"Honored Sir: – I think it my duty to give you some account of my Passage from Portsmouth to this place, as this may perhaps find you at home in the Bosom of domestic happiness. I had passed the Western Islands before a Sail appeared within our Horizon from the Mast head; but this Halcyon Season was then interrupted, and changed into continued alarms Night and day till the Ranger cast Anchor here the 2d Current, this afforded me excellent opportunities of exercising the Officers and Men especially in the Night, and it is with much Pleasure that I assure you their behaviour was to my entire Satisfaction. I fell in with an Enemies Fleet of Ten Sail off Ushant, bound up Channel, but notwithstanding my best endeavours, I was unable to detach any of them from the strong Convoy under which they sailed. I fell in with and brought too a number of other Ships and Vessels none whereof proved to be British Property except two Brigantines with fruit from Malaga for London which became Prizes, the one is arrived here, the other I am told in Quiberon Bay. The Rangers sailing does not answer the general expectation, oweing in a great measure to her being too deep, very foul and over Masted, her Ballast laid too high, on account of its improper quality, for a Ship of this construction, this with the extraordinary weight of her lower Masts; occasioned her being very Crank, I am paying my whole Attention to remedy these inconveniences as much as Possible, I am shortening the lower Masts, shifting the Main Mast further aft, and mean to ballast with Lead; as that Article will store under the lower tier of Water the less quantity will be sufficient, of course the Ship will be so much the lighter, and Sail so much the faster, and we shall then, I hope, be able to store the Cables under the Platform. Tho' I have yet received no Letter from the Commissioners, I understand that they had some time ago provided for me one of the Finest Frigates that can be imagined, calculated for Thirty two, Twenty four Pounders, on One deck, and longer than any Ship in the Enemies Fleet, but it seems they were unfortunately under the necessity of giving her up on Account of some difficulties which they met with at Court, however I esteem the intention as much as tho' it had succeeded, as I shall always cherish the grateful remembrance of the Honor which Congress hath conferred on me by this and every other instance of their generous Approbation, I shall be the happiest of Men if a Life of services devoted to the Intrests of America can be rendered instrumental in securing its Independance.

"My particular thanks are due to you Sir, as one of the four Members of that Honorable Committee to whose generous intention, and Approbation I more immediately owe this great and unsolicited Obligation, but I hope for Opportunities of proving by my Conduct the deep sense I entertain of that favor.

"The inclosed letter, and its consequences hath given me real concern. Malice is a stranger to my Nature. I hate domestic broils, or misunderstandings, and would do, or suffer much, as a private Person to prevent them. But as an Officer, honored with the Approbation of Congress, and conscious of having at no time exceeded even in Thought the delicate lines of my duty, or express letter of my Orders; I am in the highest degree tenacious of the respect due to my Signature; and I bid the most contemptuous defiance to the insinuation of any Man out of Congress.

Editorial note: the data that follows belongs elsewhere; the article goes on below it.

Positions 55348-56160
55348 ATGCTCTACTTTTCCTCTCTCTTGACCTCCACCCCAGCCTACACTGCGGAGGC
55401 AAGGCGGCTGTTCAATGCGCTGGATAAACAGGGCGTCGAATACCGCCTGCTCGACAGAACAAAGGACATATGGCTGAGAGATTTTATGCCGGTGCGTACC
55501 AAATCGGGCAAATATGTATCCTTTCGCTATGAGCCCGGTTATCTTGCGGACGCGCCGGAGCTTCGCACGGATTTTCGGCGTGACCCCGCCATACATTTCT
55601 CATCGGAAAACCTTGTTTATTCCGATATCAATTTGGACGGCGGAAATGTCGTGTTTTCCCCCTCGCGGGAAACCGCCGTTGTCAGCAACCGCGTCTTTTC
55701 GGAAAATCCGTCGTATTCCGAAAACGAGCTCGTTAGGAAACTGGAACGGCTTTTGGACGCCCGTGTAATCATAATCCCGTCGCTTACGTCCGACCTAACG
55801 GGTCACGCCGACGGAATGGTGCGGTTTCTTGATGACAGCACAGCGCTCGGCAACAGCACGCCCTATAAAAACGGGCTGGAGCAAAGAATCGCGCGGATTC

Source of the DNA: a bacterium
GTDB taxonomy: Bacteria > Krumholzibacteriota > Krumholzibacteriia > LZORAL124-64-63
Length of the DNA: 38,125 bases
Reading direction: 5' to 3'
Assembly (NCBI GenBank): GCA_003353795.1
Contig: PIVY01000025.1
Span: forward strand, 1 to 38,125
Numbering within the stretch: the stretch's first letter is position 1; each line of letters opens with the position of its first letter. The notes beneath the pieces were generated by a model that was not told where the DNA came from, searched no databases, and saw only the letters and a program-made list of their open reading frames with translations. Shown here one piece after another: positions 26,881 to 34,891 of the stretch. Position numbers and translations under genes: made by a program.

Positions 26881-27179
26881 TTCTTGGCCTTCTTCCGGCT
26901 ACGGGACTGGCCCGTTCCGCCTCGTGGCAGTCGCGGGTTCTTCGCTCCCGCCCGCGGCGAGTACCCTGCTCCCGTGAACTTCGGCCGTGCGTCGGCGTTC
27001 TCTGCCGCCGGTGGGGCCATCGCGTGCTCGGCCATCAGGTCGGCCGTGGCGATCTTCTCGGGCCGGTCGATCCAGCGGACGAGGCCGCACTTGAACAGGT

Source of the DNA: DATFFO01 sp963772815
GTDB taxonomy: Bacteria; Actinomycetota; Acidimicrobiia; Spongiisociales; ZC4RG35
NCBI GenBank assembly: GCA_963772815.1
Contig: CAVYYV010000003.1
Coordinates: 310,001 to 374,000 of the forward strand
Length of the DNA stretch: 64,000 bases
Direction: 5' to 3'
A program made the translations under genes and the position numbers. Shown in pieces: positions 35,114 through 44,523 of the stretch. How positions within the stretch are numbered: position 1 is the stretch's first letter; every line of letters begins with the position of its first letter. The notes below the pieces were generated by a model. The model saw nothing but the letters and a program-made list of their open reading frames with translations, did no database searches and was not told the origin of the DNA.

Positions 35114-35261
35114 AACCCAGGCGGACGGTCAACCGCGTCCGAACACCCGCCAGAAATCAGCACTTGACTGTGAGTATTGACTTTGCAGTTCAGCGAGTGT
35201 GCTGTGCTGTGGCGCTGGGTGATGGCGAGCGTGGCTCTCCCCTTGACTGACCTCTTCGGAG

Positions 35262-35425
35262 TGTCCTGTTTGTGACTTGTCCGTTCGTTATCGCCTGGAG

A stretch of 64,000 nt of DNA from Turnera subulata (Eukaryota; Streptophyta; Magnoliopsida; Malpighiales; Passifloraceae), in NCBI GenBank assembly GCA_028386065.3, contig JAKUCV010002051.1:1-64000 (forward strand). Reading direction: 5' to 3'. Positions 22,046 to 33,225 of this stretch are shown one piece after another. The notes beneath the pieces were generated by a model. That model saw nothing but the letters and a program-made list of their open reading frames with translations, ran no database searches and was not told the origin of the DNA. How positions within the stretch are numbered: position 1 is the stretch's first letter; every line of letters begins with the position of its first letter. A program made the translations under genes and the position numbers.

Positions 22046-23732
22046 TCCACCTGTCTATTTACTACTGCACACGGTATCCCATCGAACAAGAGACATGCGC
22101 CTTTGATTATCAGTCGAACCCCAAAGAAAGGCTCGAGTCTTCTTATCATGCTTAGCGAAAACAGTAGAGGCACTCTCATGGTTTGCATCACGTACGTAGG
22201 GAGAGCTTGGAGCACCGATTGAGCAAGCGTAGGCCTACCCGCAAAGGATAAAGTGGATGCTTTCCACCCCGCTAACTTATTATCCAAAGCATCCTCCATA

"I have been informed in Portsmouth that the four Oared Boat which attended the Ranger was built for the Portsmouth Privateer, and after being rejected as misconstructed and unuseful for that Ship, was assigned over to the Ranger, be this as it may, I will boldly affirm that she was the worst constructed and most unservicable Boat that I ever saw, belonging to a Ship of War, for tho' a Man stepping on her Gunnel, would bring it down to the Waters edge, yet was her Weight equal, or nearly so to that of the Cutter, which I planned, and had built, capable of carrying 40 Armed Men, had I been able, which I was not, to stow the two Boats, which I found provided for the Ranger, I must have been reduced to the Alternatives of throwing them overboard, or strikeing the Top Masts several times, on the Passage to prevent oversetting the Ship. I mention this matter to you in confidence as a Friend, declaring on the Honor of a Gentleman that I wish on my part to give it to Oblivion. I have the Pleasure to hear that Captains Thompson and Hinman are well at Lorient of which please to inform Mrs. Thompson. I shall endeavour to procure the Articles mentioned in Mrs. Whipple's Memorandum, I hope to live in the remembrance of the few acquaintances I have in Portsmouth, and I have the honor to be with due Respect.



"Your very Obliged

"very Obedient

"most humble Servant,

"Jno P Jones"72

72The above hitherto unpublished letter, with its unusual signature, was addressed to William Whipple, one of the signers of the Declaration of Independence from New Hampshire, who in 1777 was a member of the Continental Congress, and one of the four Navy Commissioners. The original of the Commodore's interesting letter is in the collection of Mr. Ferdinand J. Dreer, of Philadelphia. – Editor.